More recently, critic Glenn Erickson discussed the editorial message of the film's producers: "The makers of The Atomic Cafe clearly have a message to get across, and to achieve that goal they use the inherent absurdity of their source material in creative ways. But they're careful to make sure they leave them essentially untransformed. When we see Nixon and J. Edgar Hoover posing with a strip of microfilm, we know we're watching a newsreel. The content isn't cheated. Except in wrapup montages, narration from one source isn't used over another. When raw footage is available, candid moments are seen of speechmakers (including President Truman) when they don't know the cameras are rolling. Caught laughing incongruously before a solemn report on an atom threat, Truman comes off not as callous, but human."
The review aggregator Rotten Tomatoes reported that 100% of critics gave the film a positive review, based on 14 reviews."
Deirdre Boyle, an Associate Professor and Academic Coordinator of the Graduate Certificate in Documentary Media Studies at The New School and an author of Subject to Change: Guerrilla Television Revisited, claimed that "By compiling propaganda or fictions denying 'nuclear-truth', The Atomic Cafe reveals the American public’s lack of resistance to the fear generated by the government propaganda films and the misinformation they generated. Whether Americans of the time lacked the ability to resist or reject this misinformation about the atomic bomb is a debatable truth.”Wins
Boston Society of Film Critics: BSFC Award, Best Documentary; 1983.
British Academy Film Awards: Flaherty Documentary Award, Kevin Rafferty, Jayne Loader and Pierce Rafferty; 1983.
A vinyl LP record of The Atomic Cafe soundtrack was released in 1982 by Rounder Records. Some of the credits for the record include: co-produced by Charles Wolfe, The Archives Project (Jayne Loader, Kevin Rafferty and Pierce Rafferty), album cover artwork by Dennis Pohl, cover design by Mel Green, and booklet text by Charles Wolfe.Side One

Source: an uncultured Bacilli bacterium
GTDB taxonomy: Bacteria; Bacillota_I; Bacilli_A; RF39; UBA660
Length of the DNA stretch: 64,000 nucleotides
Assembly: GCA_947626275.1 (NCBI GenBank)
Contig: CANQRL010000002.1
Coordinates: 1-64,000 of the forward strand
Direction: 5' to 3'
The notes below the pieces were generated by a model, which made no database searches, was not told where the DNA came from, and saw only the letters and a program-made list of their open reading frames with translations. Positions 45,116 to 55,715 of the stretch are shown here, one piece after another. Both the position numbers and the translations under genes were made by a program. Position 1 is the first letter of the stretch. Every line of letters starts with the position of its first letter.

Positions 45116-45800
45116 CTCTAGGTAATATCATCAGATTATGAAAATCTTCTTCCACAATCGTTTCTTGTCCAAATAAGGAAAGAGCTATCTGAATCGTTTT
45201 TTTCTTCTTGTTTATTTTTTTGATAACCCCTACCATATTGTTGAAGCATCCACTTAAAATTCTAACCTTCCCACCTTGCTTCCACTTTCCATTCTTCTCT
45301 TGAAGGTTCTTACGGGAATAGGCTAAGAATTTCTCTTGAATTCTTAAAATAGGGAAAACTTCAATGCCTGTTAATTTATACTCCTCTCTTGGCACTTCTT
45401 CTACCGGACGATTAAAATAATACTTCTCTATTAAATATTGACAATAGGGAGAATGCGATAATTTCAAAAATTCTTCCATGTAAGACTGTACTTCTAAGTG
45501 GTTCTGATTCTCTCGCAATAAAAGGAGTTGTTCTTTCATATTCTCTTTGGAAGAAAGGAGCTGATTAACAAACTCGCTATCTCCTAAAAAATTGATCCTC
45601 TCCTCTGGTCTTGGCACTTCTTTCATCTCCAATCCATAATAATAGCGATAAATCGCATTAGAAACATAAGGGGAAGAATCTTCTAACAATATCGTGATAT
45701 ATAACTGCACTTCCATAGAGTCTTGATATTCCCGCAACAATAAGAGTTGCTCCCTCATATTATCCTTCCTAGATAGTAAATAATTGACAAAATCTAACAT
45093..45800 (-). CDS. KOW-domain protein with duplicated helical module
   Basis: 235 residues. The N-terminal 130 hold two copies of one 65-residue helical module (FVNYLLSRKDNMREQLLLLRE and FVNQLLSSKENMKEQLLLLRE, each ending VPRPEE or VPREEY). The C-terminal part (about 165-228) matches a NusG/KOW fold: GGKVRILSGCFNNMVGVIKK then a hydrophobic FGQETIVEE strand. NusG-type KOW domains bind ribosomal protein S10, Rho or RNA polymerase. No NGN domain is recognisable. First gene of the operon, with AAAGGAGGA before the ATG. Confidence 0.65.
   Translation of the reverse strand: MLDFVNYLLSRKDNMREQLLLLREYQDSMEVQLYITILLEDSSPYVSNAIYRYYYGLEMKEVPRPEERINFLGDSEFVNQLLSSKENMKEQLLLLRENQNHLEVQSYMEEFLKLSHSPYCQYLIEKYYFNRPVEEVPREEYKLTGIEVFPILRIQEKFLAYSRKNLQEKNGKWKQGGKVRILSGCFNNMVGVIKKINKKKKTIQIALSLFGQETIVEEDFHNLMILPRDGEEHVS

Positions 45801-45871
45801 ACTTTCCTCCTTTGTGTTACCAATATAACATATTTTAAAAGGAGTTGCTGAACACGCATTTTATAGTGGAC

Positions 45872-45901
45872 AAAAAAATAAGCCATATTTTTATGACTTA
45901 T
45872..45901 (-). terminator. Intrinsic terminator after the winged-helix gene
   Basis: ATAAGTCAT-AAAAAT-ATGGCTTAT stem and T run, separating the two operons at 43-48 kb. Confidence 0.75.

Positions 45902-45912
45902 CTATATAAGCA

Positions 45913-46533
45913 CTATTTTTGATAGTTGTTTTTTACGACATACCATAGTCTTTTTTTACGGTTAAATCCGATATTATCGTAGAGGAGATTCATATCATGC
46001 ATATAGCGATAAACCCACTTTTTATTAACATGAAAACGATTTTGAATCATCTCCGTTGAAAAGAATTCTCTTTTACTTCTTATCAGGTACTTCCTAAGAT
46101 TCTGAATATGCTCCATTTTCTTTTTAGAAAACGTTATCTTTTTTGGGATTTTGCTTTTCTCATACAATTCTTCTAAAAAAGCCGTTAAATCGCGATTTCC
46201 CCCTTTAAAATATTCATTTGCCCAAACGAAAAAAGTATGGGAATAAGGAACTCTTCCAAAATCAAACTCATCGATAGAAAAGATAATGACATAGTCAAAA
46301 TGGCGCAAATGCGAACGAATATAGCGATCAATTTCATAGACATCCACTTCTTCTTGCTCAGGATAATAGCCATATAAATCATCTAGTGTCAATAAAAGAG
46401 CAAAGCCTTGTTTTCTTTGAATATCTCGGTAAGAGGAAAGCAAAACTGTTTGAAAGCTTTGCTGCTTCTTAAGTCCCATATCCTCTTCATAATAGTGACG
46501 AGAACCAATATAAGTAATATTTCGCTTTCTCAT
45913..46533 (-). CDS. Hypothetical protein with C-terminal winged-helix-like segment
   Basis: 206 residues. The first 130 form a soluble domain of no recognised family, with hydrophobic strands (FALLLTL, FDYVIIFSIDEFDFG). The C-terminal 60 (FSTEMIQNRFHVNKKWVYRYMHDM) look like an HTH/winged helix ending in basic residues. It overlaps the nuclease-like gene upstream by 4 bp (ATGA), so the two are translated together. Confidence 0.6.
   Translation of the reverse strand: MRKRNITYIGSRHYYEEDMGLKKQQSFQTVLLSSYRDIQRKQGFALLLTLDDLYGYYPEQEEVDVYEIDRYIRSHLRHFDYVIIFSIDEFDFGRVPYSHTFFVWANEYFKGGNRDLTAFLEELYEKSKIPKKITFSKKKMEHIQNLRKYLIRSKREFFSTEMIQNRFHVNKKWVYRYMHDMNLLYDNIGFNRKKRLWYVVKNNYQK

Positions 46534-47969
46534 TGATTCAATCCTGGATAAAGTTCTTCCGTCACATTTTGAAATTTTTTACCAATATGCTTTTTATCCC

1. "Atom and Evil" by the Golden Gate Quartet
2. Audio Clip: Maj. Thomas Ferebee, "Enola Gay" bombardier, 08/15/45
3. "When the Atom Fell" by Karl and Harty
4. Audio Clips: President Harry S Truman, 08/09/45; Capt. Kermit Beehan, "The Great Artiste" bombardier, 08/15/45
5. "Win the War Blues" by Sonny Boy Williamson II
6. Audio Clip: David E. Lilienthal, the first Chairman of the United States Atomic Energy Commission
7. "Atomic Power" by the Buchanan Brothers
8. Audio Clip: Winston Churchill, 03/31/49
9. "Jesus Hits Like an Atom Bomb" by Lowell Blanchard and The Valley Trio
10. Audio Clip: Rep. James E. Van Zandt (Republican), Penn., 05/08/53
11. "When They Drop the Atomic Bomb" by Jackie Doll and His Pickled Peppers
12. "Atomic Sermon" by Billy Hughes and his Rhythm Buckeroos
13. "Old Man Atom" by Sons of the Pioneers
1. "Uranium" by The Commodores
2. "50 Megatons" by Sonny Russell
3. "Atom Bomb Baby" by The Five Stars
4. "Satellite Baby" by Skip Stanley
5. "Sputniks and Mutniks" by Ray Anderson and the Homefolks
6. "Atomic Cocktail" by Slim Gaillard Quartette
7. "Atomic Love" by Little Caesar with the Red Callendar Sextette
8. "Atomic Telephone" by Spirits of Memphis Quartet
9. "Red's Dream" by Louisiana Red
The Internet Movie Database (IMDB) lists the following additional songs on the soundtrack of The Atomic Cafe: This Cold War With You by Floyd Tillman
Rosza Conducts Rosza by Miklós Rózsa conducting the Frankenland State Symphony
I'm No Communist by Carson Robison
Thirteen Women by Bill Haley and the Comets
Flying Home by Glenn Miller and the Army Air Force Band
The Hydrogen Bomb by Al Rogers and His Rocky Mountain Boys
Liszt- Hungarian Rhapsody #2 in C Sharp Minor by Arthur Fiedler Conducting the Boston Pops
Mussorgsky - Pictures at an Exhibition by Charles Mackerras conducting the New Philharmonic Orchestra